The Data That Did Christie In

New Jersey Gov. Chris Christie at a Thursday press conference on the George Washington Bridge controversy. Credit: Office of the Governor of New Jersey

Chris Christie has always practiced a decidedly hands-on and targeted brand of politics, from his days as a hugely successful fundraiser for George W. Bush’s 2000 campaign to his high-profile prosecutions of corrupt politicians as U.S. attorney. Now governor of New Jersey, his shouting matches with teachers and others have been strategically captured on camera and uploaded to YouTube. So perhaps it’s not surprising that he and those around him are coming to appreciate, belatedly, that lying about data is playing with political fire.

In case you haven’t been following the ins-and-outs of this Garden State saga: Back in September, officials from the Port Authority of New York and New Jersey winnowed down a set of access roads leading to the George Washington Bridge from three lanes to one. Eventually, suspicions arose that the move was political payback. The Democratic mayor of Fort Lee, a city of 36,000 people in the shadow of the bridge, had refused to endorse Christie in his 2013 reelection campaign. The governor’s response, some alleged, was to turn Fort Lee into a parking lot. Administration officials, meanwhile, said the closures were the result of a traffic study.

Christie isn’t ready to give up on the idea that there might have really been a study, even though, this morning, he fired his deputy chief of staff for emailing a colleague, “Time for some traffic problems in Fort Lee.” In his seemingly endless press conference earlier today, the governor held out hope. “There still may have been a traffic study that now has political overtones to it as well,” he said. “I don’t know the answer to that.” But this whole fiasco goes back to the fact that pretty much no one else in New Jersey — including local reporters or elected officials — bought the idea that September’s hours-long traffic jams were the result of a random study of “the world’s busiest bridge.”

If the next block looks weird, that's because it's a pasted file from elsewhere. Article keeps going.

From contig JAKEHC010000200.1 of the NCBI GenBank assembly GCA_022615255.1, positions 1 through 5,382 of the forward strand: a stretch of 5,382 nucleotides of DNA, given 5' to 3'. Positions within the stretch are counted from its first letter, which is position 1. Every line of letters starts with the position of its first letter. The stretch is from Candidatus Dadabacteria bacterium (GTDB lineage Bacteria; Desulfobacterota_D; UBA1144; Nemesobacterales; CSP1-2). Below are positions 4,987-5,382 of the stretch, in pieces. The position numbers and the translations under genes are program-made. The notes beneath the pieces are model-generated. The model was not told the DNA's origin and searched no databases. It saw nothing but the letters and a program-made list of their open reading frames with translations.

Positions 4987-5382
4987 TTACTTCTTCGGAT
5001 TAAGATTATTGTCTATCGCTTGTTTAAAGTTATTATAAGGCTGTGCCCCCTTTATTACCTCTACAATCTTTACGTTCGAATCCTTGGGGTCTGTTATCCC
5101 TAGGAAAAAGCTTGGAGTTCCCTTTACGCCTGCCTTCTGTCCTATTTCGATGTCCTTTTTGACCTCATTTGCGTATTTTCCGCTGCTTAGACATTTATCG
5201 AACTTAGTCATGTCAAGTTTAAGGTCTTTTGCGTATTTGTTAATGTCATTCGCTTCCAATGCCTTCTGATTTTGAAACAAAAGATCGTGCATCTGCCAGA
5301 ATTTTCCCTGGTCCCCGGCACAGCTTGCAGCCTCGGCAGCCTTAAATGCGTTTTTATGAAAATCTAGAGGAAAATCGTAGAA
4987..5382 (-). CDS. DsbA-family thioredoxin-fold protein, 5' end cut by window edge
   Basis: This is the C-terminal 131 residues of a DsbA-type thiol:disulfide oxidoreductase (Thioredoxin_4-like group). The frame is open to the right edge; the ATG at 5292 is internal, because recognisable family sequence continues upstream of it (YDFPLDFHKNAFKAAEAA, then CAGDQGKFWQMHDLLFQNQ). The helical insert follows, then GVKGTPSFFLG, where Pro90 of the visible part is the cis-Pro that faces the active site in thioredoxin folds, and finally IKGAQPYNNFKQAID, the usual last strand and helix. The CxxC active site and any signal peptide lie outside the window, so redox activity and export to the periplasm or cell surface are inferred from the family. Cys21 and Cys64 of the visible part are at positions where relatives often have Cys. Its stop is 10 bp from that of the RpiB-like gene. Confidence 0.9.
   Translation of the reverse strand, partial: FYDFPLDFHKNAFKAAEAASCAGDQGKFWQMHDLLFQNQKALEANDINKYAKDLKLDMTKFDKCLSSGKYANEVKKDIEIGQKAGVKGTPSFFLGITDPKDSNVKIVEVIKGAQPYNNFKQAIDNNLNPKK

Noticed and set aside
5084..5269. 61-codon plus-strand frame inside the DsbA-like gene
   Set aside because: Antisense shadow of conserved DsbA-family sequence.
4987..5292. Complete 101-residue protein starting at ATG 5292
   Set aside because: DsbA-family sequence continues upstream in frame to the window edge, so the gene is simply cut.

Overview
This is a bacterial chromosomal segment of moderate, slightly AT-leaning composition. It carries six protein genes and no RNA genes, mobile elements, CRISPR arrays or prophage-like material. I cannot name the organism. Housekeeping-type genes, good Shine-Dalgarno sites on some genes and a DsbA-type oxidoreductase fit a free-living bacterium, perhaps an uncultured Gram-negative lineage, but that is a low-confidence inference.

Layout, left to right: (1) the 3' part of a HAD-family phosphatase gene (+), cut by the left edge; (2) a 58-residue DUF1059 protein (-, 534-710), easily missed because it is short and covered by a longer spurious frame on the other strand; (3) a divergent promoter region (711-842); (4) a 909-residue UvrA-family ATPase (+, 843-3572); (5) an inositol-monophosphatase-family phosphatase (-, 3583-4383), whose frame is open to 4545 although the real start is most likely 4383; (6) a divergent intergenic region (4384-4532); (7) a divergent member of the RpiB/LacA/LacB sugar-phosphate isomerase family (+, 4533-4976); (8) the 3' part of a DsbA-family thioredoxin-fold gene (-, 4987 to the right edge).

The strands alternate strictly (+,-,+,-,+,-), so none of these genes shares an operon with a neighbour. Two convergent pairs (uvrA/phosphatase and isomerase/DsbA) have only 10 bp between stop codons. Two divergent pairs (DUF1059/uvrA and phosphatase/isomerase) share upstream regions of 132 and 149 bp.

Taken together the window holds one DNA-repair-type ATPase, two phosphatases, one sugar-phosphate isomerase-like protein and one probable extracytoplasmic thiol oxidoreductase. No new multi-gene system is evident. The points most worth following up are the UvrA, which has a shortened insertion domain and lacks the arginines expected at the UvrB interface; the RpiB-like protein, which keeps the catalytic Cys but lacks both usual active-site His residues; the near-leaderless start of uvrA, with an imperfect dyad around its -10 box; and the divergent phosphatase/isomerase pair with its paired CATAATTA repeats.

Few things are as intimately known to the people of New Jersey as traffic. It’s a near-constant presence, the way snow is to Alaskans. Crossing the GWB can be nightmarish ordinarily, so when a few lanes closed on a handful of weekdays, people noticed. And they didn’t buy the official explanations. At a hearing in late November, one of Christie’s people at the Port Authority argued that shutting down the lanes from Fort Lee was the smartest way of figuring out if closures would create delays. He even had maps.

Afterward, a former Port Authority official who runs a transportation think tank at Rutgers told the Bergen Record that this approach didn’t make any sense. Computer-based modeling, he said, “is the best practice in a circumstance like this, where there could be serious traffic impacts.” E-ZPass booths at the bridge provide a wealth of data available to the Port Authority, and human toll collectors keep tabs on those paying cash. The general manager of the George Washington Bridge testified before the State Assembly in early December that teams inside the agency had looked at the real-time data produced during the September shutdowns. But when asked by Assemblywoman Linda Stender of Scotch Plains, “So this traffic — so-called traffic study — you said that they were gathering data. Has there been a traffic study presented anywhere as a result of that closure that week?,” the general manager responded, “I have not seen anything, no.” He conceded that traffic studies generally produce actual studies. This one hadn’t.

No data or studies to allay suspicions have been forthcoming in the weeks since, and local reporters and legislators stayed on the trail. As an end result, Christie had to get up before the people of New Jersey, apologize for what his own people had done, and use the word “lie” at least half a dozen times.

Nancy Scola is a Washington, DC-based journalist whose work tends to focus on the intersections of technology, politics, and public policy. Shortly after returning from Havana she started as a tech reporter at POLITICO.

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